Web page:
LITERARY FESTIVAL CONTINUES TODAY WITH READING BY PULITZER PRIZE WINNER STEVEN MILLHAUSER, PANEL DISCUSSION
Old Dominion University's 23rd Annual Literary Festival, "A New World," continues today with readings by Fran Gordon, Michael Joyce and Steven Millhauser, and a panel discussion on "New Writing for a New World." All events are free and open to the public.
Gordon, Joyce and Millhauser will speak at 11 a.m., 2 p.m. and 8 p.m., respectively and all of these sessions will be held in Chandler Recital Hall of the Diehn Fine and Performing Arts Center.
Millhauser, author of the Pulitzer Prize-winning novel "Martin Dressler," will speak at 8 p.m. Oct. 4 in Chandler Recital Hall. His work has been said to have a "resonance and fairy tale allure." Other books by Millhauser include "Enchanted Night" and "The Knife Thrower and Other Stories."
The discussion on "New Writing for a New World" will feature panelists Collin Brooks, Joel English, Joyce and Gordon, and will be held at 4 p.m., in the Hampton/Newport News Room in Webb University Center.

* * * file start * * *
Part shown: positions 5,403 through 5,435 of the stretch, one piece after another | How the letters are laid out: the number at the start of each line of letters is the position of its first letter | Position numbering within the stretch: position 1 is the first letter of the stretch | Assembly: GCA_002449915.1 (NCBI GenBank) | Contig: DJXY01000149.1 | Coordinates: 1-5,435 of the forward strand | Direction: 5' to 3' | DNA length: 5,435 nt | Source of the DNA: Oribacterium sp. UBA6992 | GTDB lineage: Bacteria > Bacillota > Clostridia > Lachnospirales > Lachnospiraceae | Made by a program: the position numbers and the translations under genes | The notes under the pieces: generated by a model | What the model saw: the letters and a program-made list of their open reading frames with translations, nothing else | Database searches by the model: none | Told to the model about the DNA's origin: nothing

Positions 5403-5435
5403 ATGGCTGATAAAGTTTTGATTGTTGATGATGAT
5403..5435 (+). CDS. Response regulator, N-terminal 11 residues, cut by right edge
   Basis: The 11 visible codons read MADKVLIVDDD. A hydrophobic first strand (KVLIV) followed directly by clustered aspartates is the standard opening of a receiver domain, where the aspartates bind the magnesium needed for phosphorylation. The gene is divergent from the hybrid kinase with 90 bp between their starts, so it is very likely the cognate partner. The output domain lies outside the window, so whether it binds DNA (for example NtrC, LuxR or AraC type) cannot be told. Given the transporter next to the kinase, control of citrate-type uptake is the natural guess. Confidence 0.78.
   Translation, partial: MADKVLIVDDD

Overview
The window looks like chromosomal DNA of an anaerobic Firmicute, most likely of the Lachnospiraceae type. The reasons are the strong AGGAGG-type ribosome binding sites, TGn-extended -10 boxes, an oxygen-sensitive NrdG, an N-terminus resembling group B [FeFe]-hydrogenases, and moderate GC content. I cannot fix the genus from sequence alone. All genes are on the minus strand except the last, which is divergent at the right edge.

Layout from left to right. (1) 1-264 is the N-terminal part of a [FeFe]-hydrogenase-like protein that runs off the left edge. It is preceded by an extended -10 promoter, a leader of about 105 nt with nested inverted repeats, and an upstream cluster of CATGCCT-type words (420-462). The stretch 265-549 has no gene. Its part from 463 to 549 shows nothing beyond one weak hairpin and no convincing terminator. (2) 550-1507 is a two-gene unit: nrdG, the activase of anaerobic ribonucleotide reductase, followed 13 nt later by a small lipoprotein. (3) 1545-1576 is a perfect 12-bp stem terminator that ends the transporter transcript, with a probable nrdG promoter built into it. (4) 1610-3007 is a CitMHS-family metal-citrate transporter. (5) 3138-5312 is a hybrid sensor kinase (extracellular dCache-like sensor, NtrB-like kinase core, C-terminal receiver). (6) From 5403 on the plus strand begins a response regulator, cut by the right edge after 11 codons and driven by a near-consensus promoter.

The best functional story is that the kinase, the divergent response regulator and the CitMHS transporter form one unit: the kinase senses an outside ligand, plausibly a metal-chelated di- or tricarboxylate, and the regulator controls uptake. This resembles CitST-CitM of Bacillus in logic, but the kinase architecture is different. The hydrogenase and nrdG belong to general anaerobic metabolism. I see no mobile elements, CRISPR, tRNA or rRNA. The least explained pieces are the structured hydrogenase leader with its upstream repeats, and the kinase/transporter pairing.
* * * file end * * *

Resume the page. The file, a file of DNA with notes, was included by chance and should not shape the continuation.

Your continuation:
Ernest Gaines, on of the most important names in contemporary American fiction will speak as part of the university's President's Lecture Series at 8 p.m., Oct. 5 in the Mills Godwin Jr. Life Sciences Building Auditorium. Working in the tradition of James Weldon Johnson, Ralph Ellison and Zora Neale Hurston, Gaines is the author of "A Lesson Before Dying," winner of the 1993 National Book Critics Circle Award for fiction.
Also scheduled are:
*Oct. 5 -- Reading by Terrance Hayes, 4 p.m., Hampton/Newport News Room.
*Oct. 6 -- Readings by: three graduates of the university's master's program in creative writing, Judy Mercier, Anthony Enns and Ron Brooks, 11 a.m.; Laurie Stone, 2 p.m.; Old Dominion English department faculty Luisa Igloria, Michael Pearson, Janet Peery, Sheri Reynolds and Tim Seibles, 4 p.m.; and Brian Silberman, 8 p.m. All of the Oct. 6 readings will be given in the Diehn Center's Chandler Recital Hall.
For more information call 683-3991.
This article was posted on: October 4, 2000